By Toni Locy
Prosecutor Stephen Montanarelli had a grand jury subpoena served on Joseph Murtha, a Baltimore lawyer representing Tripp, seeking the tapes.
"We are outraged," said attorney Anthony Zaccagnini, who also represents Tripp. "This is a clear attempt to violate the attorney client privilege. We view this abuse as another attempt by Mr. Montanarelli to intimidate our client and her attorneys."
The subpoena was accompanied by a note that said Montanarelli would not require Murtha to submit to questioning before a Howard County grand jury on Nov. 12 if he produced "originals and/or copies of any tape recordings . . . containing the voice of Monica S. Lewinsky," Zaccagnini quoted the note and subpoena as saying.
Murtha said Montanarelli sent him a letter last month reminding him of his ethical obligations under Maryland law to produce any evidence he might have of a crime. Asked if he had any tapes, Murtha said: "I have never publicly acknowledged the existence of the tapes. I have always assumed that the attorney-client privilege precludes me from commenting."
However, when Tripp first made an immunity deal with independent counsel Kenneth W. Starr in January, she was promised that she would be given copies of her tapes of Lewinsky. In a Jan. 16 letter, deputy independent counsel Jackie M. Bennett confirmed "the agreement" with Tripp's previous attorney, James A. Moody, that "this office will provide to you a complete duplicate set of such recordings as soon as time permits duplicate copies to be made, and in any event not later than the close of business on Jan. 19, 1998."
Zaccagnini and Murtha declined to comment when asked if they knew whether the agreement had been honored. Moody did not return a phone call last night.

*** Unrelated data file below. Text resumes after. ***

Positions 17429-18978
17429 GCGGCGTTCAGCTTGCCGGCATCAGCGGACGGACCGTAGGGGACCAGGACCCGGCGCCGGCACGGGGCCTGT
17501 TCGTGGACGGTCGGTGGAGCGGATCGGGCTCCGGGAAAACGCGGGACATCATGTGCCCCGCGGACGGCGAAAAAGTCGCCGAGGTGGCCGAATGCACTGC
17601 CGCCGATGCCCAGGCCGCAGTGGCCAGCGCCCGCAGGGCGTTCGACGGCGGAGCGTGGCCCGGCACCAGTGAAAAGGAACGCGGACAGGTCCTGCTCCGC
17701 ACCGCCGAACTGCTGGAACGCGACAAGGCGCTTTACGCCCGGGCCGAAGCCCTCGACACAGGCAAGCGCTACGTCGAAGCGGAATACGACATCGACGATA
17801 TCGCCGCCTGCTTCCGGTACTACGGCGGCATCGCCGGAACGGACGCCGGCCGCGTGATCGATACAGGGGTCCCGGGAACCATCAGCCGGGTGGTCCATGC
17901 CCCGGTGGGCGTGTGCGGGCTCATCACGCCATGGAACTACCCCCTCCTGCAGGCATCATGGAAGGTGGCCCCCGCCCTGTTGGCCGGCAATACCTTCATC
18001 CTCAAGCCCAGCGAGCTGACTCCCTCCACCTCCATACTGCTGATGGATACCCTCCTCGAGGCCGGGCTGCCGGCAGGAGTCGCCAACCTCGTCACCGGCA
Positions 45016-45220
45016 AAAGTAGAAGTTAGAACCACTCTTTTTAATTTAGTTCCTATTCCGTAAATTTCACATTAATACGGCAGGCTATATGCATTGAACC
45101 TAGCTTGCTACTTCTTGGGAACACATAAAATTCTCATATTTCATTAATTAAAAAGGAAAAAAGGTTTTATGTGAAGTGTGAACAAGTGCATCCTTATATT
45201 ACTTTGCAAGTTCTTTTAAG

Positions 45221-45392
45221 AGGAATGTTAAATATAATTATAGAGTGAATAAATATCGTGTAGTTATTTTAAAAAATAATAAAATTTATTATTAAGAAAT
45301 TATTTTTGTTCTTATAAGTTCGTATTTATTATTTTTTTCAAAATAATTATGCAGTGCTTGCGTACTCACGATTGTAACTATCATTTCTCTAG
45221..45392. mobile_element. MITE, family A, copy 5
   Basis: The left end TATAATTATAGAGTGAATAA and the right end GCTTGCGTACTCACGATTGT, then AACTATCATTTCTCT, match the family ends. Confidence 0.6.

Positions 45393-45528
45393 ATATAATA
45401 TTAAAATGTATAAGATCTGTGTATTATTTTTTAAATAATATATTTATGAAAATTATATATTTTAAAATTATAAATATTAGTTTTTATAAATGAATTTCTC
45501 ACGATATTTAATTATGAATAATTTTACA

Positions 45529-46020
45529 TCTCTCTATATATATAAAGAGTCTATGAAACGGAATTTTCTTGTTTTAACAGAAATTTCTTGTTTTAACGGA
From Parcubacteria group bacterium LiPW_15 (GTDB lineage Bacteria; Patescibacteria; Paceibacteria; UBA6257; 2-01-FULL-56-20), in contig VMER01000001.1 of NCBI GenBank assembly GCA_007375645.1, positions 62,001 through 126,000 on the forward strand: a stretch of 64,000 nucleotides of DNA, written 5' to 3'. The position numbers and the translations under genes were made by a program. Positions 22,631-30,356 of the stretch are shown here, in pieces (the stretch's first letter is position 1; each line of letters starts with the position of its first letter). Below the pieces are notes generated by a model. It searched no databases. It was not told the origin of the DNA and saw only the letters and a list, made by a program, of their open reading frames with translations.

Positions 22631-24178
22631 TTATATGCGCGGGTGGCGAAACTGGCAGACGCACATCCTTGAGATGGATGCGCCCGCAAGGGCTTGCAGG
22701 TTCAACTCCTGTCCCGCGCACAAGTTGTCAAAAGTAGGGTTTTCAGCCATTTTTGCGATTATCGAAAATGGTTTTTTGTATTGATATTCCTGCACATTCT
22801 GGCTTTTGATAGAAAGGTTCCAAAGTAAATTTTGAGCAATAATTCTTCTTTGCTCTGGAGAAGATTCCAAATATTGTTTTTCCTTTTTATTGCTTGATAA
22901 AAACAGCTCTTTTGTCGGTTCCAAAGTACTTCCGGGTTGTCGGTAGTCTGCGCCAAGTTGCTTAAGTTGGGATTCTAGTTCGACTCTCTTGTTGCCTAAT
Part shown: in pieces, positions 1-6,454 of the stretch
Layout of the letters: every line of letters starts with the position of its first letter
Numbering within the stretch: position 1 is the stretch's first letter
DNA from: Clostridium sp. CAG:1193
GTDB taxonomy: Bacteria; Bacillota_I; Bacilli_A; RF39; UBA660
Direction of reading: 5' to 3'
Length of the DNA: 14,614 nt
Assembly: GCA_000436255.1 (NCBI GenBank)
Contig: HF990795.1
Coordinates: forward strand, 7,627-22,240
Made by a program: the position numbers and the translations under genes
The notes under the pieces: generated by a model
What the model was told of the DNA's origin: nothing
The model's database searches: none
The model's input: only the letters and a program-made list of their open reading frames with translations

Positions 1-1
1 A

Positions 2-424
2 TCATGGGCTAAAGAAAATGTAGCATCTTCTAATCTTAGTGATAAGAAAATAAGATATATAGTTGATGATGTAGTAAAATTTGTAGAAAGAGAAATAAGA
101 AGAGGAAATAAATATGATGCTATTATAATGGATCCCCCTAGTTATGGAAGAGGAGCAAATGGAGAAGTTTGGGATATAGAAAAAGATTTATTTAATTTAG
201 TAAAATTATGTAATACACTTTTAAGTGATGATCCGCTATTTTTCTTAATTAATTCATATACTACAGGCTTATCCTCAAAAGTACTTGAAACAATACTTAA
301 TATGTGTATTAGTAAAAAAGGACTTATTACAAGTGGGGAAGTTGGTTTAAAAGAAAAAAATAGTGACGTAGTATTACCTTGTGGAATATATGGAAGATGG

Murtha said he will file a motion to quash the subpoena in Howard County Circuit Court.
Gavin Patashnick, a spokesman for Montanarelli, declined to comment.
In January, Tripp contacted Starr's office and became the catalyst for the expansion of the special prosecutor's Whitewater probe to include possible perjury and obstruction of justice in the Paula Jones sexual harassment lawsuit.
Tripp received immunity from prosecution from Starr in exchange for turning over tapes she made of phone conversations with Lewinsky from Oct. 6, 1997, until Dec. 22, 1997. On the tapes, which Tripp made from her home in Columbia, Lewinsky is heard graphically describing her sexual relationship with President Clinton.
Montanarelli is investigating whether Tripp violated the Maryland anti-wiretapping law, which requires consent of all parties before they are taped. The prosecutor has the burden of proving that Tripp knew about the law when she taped Lewinsky.
Earlier this week, New York literary agent Lucianne Goldberg and her son, Jonah, said they had been subpoenaed and had agreed to testify before the Maryland grand jury Nov. 12, the same day that Murtha was ordered to appear.
Also this week, a source said that Lewinsky's attorneys and Montanarelli are discussing ways for her to avoid testifying in person before the Maryland grand jury but to provide the panel with crucial information: that she did not give her consent to being taped.
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